Changing Motion

Circular Motion

When an object moves at a constant speed in a circular path, the velocity is constantly changing.

As seen in the diagram below, the length of the arrows for velocity are the same (same magnitude) but the direction is different! Recall that velocity is a vector quantity, so since the direction continuously changes the velocity changes too.Changing Motion, figure 1


From the equation F = ma, it is clear to see that if we increase the mass, we have to increase the force applied in order to maintain a constant acceleration. This was mentioned in the previous learning episode.

Inertia is a measure of how difficult it is to change the velocity of an object, including a zero value.

In order to change the velocity you need to change the acceleration and in order for that to occur, a change in force.

The mass in the equation F = ma is sometimes referred to as inertial mass for this reason.

Newton’s Third Law

The final law of Newton’s laws is as follows:

If object A exerts a force on another object B, then object B exerts a force on object A that is exactly the same size and in the opposite direction.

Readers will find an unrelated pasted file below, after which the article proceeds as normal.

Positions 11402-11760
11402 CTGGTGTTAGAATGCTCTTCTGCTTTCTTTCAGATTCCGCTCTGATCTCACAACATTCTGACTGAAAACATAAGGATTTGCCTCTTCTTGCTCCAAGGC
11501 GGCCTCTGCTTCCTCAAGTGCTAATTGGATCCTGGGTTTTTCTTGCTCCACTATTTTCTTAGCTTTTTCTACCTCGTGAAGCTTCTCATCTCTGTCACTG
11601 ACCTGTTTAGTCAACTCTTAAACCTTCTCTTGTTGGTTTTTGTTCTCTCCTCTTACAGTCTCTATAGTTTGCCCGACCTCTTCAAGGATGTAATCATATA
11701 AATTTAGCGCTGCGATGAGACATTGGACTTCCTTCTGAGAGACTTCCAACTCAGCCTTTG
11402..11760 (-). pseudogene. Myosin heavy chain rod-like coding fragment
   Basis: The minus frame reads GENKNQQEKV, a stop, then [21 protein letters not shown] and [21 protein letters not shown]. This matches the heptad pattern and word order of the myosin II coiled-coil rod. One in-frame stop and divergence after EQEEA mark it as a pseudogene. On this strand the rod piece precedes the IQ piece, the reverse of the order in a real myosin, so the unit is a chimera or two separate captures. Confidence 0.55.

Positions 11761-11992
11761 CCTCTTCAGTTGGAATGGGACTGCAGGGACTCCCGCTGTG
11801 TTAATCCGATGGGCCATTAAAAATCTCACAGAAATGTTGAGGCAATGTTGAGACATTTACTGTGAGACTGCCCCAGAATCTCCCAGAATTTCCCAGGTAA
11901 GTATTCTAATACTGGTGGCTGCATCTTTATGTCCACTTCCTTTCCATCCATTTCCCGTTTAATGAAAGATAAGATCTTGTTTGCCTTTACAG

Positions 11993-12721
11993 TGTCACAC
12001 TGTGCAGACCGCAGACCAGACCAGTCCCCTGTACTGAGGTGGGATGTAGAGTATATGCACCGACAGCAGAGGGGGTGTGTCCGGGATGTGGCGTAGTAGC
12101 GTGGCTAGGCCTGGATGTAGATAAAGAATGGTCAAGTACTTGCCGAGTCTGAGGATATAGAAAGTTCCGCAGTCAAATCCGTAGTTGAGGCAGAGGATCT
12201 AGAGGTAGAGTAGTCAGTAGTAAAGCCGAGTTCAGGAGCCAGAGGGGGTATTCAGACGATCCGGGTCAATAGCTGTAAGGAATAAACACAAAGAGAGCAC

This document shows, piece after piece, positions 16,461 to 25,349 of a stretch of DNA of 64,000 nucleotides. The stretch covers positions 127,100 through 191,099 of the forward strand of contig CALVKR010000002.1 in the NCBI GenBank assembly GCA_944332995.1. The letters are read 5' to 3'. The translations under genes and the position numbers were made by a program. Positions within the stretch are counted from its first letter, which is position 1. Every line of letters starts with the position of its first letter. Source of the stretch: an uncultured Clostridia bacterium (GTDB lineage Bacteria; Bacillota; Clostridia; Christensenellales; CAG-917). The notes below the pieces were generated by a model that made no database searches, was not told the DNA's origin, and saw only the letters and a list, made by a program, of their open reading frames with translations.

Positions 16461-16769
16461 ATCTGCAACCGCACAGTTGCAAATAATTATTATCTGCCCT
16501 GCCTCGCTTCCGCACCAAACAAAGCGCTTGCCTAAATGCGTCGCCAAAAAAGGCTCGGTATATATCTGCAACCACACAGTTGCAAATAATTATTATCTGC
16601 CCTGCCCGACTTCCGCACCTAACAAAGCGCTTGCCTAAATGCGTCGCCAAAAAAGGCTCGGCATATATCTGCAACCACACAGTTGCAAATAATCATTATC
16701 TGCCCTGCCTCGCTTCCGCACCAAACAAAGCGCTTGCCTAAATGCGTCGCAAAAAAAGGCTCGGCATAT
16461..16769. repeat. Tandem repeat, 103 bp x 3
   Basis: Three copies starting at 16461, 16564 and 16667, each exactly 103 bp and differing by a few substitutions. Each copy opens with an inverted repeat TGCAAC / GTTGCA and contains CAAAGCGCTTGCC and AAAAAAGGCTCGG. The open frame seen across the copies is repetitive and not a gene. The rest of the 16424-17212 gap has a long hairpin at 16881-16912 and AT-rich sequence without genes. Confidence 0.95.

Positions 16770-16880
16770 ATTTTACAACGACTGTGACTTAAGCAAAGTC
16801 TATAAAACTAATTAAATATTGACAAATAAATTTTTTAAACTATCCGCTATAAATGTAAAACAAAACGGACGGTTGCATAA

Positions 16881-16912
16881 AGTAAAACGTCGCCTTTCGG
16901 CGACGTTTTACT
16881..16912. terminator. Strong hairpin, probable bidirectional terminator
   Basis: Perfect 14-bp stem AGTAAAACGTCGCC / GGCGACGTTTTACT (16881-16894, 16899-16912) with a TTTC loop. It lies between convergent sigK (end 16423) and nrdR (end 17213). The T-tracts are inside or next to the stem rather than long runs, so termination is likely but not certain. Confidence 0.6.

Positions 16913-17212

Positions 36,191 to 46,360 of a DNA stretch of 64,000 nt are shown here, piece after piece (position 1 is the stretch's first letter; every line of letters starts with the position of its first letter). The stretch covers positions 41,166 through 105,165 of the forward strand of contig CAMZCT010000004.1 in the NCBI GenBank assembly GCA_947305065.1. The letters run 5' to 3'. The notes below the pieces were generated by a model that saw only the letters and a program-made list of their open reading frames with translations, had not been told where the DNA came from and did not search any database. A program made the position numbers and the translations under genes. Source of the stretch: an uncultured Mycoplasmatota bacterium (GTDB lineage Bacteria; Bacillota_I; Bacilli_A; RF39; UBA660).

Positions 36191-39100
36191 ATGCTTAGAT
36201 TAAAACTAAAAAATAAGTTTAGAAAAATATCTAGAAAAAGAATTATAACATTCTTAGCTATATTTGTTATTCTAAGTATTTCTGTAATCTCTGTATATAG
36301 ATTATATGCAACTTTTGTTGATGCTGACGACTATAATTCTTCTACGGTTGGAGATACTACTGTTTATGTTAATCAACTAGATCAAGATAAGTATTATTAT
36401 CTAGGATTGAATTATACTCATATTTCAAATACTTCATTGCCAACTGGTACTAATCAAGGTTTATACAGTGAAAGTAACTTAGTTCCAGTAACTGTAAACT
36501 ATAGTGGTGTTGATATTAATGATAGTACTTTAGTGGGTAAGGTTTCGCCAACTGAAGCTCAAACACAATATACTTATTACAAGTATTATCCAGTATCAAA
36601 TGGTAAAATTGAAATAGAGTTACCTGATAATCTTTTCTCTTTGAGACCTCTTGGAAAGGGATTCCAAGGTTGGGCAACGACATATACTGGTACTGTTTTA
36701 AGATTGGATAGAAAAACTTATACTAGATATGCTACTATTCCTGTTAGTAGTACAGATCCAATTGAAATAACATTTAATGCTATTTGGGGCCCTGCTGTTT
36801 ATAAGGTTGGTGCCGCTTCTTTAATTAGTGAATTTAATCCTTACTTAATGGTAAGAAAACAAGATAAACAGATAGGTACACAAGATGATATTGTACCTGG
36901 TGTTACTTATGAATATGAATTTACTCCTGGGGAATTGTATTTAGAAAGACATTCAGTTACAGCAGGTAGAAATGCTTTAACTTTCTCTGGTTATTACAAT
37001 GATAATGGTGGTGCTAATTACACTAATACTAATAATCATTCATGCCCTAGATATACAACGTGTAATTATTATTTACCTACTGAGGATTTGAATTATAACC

• The forces have to act on different bodies
  • The forces have to be the same type (usually gravitational, contact or tension)
  • The forces have to be the same size
  • The forces have to be in the opposite directionChanging Motion, figure 1


Momentum is a measure of the mass __and velocity __of an object. A massive object and a tiny object can both have the same momentum, but the larger object must be travelling very slowly and the smaller object travelling really quickly. You need to recall and apply this equation:Changing Motion, figure 1

Collisions involve two objects (two cars, two balls, a ball and a bat etc) colliding with each other. For this type of question calculate the momentum before and after separately and then make sure they are the same.Changing Motion, figure 2Changing Motion, figure 3


We can use Newton’s second law to define impulse; the time it takes for a force to be exerted over an object.Changing Motion, figure 1

  • F = Force (N)
  • t = Time (s)
  • m = Mass (kg)
  • u = Initial velocity (m/s)
  • v = Final velocity (m/s)
Calculate the momentum of an athlete of mass 60 kg running at a velocity of 10 m/s?
Explanation: p = m x v p = 60 x 10 = 600kgm/s
Calculate the force required to stop a 750kg car moving at 20m/s in 30s
Calculate the mass of a stationary car that is hit by a 600kg car that was moving at 10m/s. The cars move together after the collision at 2m/s.